Less than 24 hours left and I was sitting in a café, trying to distract myself from the fact that tomorrow morning I will be running 13.1 miles around New York City. For some, this is a warm up. For me, this is a large leap out of my comfort zone—I have never run 13 miles prior to the New York City Half Marathon. I began running about six years ago, rarely exceeding a casual 4 or 5 mile run. I ran to enjoy my surroundings, clear my head, and maintain a healthy lifestyle that I never really paid mind to as a child. I never ran for a cause.
As a former intern and now co-founder of the Junior Board, I admire OBCP’s ability to delve into the human side of conflict. I have a personal attachment to OBCP’s mission. I grew up viewing only one side of conflict, but always curious about the “other”. By working with the staff and meeting program alumni, I have seen how these programs can impact politicians, religious leaders, business leaders, and entrepreneurs from all walks of life. Through OBCP, I have challenged my own perceptions of the “other”, and saw hope amidst my obstinate pessimism about the Israeli-Palestinian conflict.
I thought that running the New York City Half Marathon would be a time for me to think about OBCP’s impact, reflect on conflict, wherever it may be in the world, and the people affected by it. I thought this frame of mind would distract me from any physical pain I would start to feel around mile 10.
I was completely wrong. The half was an over-stimulating experience to say the very least. With over 14,000 people running, supporters cheering along the way, and lively bands carefully spaced out along the course, I completely forgot about the 30 degree weather and just soaked in my surroundings. I started distracting myself in various ways, giving high fives and reading signs along the way:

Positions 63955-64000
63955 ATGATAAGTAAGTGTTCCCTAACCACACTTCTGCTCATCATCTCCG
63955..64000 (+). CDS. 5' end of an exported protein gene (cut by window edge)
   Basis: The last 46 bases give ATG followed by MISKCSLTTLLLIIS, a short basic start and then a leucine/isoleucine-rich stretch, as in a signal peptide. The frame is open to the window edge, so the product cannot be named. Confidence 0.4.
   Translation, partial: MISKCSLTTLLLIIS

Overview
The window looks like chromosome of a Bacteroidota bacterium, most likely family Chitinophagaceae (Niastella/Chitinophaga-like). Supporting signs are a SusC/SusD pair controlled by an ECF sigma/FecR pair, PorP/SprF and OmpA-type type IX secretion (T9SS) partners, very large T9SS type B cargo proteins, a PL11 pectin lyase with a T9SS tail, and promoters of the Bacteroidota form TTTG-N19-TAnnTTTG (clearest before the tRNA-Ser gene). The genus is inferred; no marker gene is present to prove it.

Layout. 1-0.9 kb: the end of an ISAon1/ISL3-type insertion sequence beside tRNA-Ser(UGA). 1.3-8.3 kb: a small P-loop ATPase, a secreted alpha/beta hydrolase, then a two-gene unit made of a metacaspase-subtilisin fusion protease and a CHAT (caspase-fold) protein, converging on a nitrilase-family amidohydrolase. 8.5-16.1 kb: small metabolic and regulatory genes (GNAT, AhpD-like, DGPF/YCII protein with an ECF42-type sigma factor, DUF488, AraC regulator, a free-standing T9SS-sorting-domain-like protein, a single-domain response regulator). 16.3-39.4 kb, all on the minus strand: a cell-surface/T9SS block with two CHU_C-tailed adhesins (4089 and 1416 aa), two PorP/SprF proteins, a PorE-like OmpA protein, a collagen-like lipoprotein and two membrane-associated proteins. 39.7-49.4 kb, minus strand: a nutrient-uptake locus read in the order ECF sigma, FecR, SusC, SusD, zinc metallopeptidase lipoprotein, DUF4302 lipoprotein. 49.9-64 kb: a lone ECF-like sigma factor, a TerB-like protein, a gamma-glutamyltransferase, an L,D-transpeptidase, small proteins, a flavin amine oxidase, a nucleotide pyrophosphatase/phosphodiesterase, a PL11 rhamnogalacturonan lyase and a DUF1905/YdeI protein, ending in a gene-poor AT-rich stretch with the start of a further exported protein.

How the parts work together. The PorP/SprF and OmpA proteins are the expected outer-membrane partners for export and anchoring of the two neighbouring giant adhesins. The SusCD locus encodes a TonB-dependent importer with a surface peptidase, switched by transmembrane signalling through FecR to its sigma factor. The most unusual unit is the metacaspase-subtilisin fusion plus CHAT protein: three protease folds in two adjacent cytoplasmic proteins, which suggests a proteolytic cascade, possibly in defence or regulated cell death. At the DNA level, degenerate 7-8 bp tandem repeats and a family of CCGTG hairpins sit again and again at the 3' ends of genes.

“KEEP ON RUNNING. I JUST FARTED”
“RUN NOW, BEER LATER”
“YOUR LEGS ARE HURTING BECAUSE YOU’RE KICKING SO MUCH A**”
I was overwhelmed by the diversity of people running from all over the world and the causes they were supporting through this run. I was a part of something larger than myself and OBCP. I had my cause, but that was not to belittle the thousands of people who were out there raising awareness and money for cancer, youth programs, and so much more. At one point I found myself behind two girls in lime green shirts with the phrase “IN MEMORY OF MY DAD” imprinted on the back. I wondered about their story, and how their father inspired them to run this race.
I was under the impression that the last three miles would be easy. I thought “Well, this is usually a quick run for me, so what’s the big deal?” It turned out to be the most physically and mentally taxing, as my legs started to scream for me to stop and the miles felt longer and longer. After finally passing the 13 mile mark, I turned the corner and forgot about the tenth of a mile I had left. “Damnit,” I thought. “This feels much further than it actually is.” With that, I pushed past the finish line with the ounce of energy I had left inside of me.
I greeted my dad and boyfriend in a state of complete delirium. I can’t recall any conversation that I had with them post-run. All I wanted was to not stand anymore. After finding the nearest curb, I sat down, let my legs throb, and thought “Who knew my body could do that? And how the hell do people run full marathons?”
I guess there’s only one way to find out…
Elana’s fundraising home page (Hey, you know I made it to the finish line, don’t you feel a little better donating?)